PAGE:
The girl, the bike, the light, year one.

Trust Requires More Than Words

Every boss needs to control their employees, but many struggle to do so effectively. Too often, bosses give their employees freedom and trust and before they can say “No!” the employees have destroyed everything.

Okay … obviously satire. In today’s work environment, most leaders agree that giving employees freedom and trust will destroy a lot of things. Sometimes, those things will need fixed, but more often, the things employees break will actually improve make their lives easier, improve productivity, encourage innovation, and boost morale. 

Anybody in a leadership position will take steps to encourage independence and demonstrate trust. But many also cling to outdated rules or “business processes” that will discourage employees and negate their positive steps.

  • Rigid Hours: Instead of forcing employees to adhere to a strict schedule, allow them to set the schedule that fits them best. Additionally, don’t force them to ask permission every time they have to leave midday. This simple act of flexibility will send a clear message to anybody you supervise that you trust them to manage their time, or more generally, that you trust them to act responsibly, like an adult.
  • Butt In Seat: An even more extreme extension of the rigid hours, and even more debilitating to employee morale. Often, when I have to focus on writing, I’ll jump on the commuter train and ride it for an hour or two, and it will prove the most productive two hours of my day. Let your employees work where they work best.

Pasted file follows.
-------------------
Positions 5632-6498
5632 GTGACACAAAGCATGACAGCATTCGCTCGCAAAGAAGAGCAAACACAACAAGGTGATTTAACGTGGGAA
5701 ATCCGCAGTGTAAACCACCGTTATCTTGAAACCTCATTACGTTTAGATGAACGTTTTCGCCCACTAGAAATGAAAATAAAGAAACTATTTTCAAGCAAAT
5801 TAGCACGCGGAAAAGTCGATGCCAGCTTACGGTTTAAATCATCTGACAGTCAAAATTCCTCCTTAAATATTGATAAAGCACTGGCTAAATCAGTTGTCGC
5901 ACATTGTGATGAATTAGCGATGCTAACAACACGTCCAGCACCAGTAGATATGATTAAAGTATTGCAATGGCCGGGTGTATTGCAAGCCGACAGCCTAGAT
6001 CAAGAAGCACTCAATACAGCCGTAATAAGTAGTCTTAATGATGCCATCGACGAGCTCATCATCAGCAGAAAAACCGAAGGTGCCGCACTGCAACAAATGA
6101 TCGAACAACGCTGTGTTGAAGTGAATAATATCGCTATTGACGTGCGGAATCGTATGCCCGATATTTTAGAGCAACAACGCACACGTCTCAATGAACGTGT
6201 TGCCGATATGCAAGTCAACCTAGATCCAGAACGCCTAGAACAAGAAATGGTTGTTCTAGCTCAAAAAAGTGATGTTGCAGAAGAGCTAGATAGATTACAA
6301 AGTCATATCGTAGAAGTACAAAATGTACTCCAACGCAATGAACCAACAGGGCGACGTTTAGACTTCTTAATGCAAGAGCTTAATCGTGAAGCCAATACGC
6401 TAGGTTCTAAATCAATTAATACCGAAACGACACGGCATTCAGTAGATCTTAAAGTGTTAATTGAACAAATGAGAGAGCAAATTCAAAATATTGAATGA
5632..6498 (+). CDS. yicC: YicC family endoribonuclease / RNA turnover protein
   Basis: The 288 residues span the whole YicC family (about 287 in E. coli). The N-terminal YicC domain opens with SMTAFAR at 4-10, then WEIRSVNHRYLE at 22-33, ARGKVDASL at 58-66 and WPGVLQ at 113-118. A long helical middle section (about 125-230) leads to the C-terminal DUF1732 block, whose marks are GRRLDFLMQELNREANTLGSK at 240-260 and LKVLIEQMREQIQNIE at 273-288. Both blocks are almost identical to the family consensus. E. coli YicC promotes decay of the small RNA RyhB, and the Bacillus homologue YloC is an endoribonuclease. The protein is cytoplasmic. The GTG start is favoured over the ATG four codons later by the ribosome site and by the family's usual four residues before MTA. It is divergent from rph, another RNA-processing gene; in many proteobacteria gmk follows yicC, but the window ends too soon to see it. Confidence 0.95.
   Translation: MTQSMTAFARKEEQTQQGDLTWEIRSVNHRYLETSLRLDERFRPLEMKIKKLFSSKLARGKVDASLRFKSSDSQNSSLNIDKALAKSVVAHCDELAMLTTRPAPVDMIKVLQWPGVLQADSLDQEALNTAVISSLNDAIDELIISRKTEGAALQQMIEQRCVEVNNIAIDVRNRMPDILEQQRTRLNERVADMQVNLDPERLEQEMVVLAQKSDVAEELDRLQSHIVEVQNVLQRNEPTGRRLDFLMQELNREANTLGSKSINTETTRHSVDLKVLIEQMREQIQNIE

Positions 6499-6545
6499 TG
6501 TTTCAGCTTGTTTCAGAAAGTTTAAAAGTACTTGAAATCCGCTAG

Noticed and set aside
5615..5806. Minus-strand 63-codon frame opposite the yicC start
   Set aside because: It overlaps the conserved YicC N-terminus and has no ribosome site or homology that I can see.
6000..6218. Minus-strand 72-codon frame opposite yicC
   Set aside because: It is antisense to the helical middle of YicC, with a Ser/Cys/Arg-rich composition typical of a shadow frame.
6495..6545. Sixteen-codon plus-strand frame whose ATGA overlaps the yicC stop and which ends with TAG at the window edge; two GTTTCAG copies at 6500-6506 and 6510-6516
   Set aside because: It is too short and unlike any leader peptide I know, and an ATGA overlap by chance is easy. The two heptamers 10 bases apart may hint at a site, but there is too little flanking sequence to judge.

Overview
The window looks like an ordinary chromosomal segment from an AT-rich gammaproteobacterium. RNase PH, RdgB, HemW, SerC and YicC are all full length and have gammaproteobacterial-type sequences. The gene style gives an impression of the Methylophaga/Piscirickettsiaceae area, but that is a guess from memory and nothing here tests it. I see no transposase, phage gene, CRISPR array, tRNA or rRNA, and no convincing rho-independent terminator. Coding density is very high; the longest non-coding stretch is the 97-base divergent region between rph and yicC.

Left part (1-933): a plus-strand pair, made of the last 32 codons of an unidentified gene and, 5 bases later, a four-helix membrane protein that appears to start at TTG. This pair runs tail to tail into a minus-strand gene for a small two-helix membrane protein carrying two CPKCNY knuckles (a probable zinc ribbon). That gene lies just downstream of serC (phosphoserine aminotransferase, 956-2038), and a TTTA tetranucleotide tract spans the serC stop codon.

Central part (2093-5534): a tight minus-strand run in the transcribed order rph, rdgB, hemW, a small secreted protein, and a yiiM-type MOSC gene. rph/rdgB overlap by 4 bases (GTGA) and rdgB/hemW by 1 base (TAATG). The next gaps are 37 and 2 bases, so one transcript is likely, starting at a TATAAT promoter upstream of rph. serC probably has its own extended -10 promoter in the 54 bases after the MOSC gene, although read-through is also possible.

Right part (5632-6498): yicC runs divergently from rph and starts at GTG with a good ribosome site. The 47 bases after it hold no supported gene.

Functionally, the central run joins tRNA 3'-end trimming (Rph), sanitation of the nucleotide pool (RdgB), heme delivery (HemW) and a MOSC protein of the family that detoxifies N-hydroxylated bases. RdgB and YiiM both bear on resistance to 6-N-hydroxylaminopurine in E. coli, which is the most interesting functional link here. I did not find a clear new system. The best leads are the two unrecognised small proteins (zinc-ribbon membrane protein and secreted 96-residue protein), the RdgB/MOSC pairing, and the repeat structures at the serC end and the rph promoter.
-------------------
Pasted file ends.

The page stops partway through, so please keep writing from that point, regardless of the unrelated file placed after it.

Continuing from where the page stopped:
• Screen Monitoring: If you have kids in your house accessing the Internet, putting a computer in a common area you can see the screen makes sense. But you have adults working in your office. Let them set up their desk area as they want.
  • CC 2 CYA: Email has simplified a lot of things, including the ability to “loop” everyone into a conversation. Please, stop. If you’re a boss, trust that your employees can make decisions and communicate with others without your hand-holding. For everyone else, stop the “cover your ass” approach of CCing the boss(es) of whoever you’re working with on a project. Trust your peers to coordinate as needed with their boss, just as you will coordinate with your boss. Yes, conflicts or difficulties may arise that necessitate CCing the bosses, but once you stop CCing everybody you will find, refreshingly, you need it far less than you think. Use the CC, don’t abuse it.
  • No Accountability: This goes to the heart of trust and independence. Hold your employees (and yourself) accountable for their decisions and let them resolve issues on their own whenever possible. Many of the examples people offer about why they can’t trust their employees really stem from a lack of accountability. Alternatively, holding employees accountable tells them that you trust them to do their job without your micromanagement, but it also means you trust them to fix their own problems.

Photo credit: “The Girl, The Bike, The Light (Year One)” by Peter Heeling.

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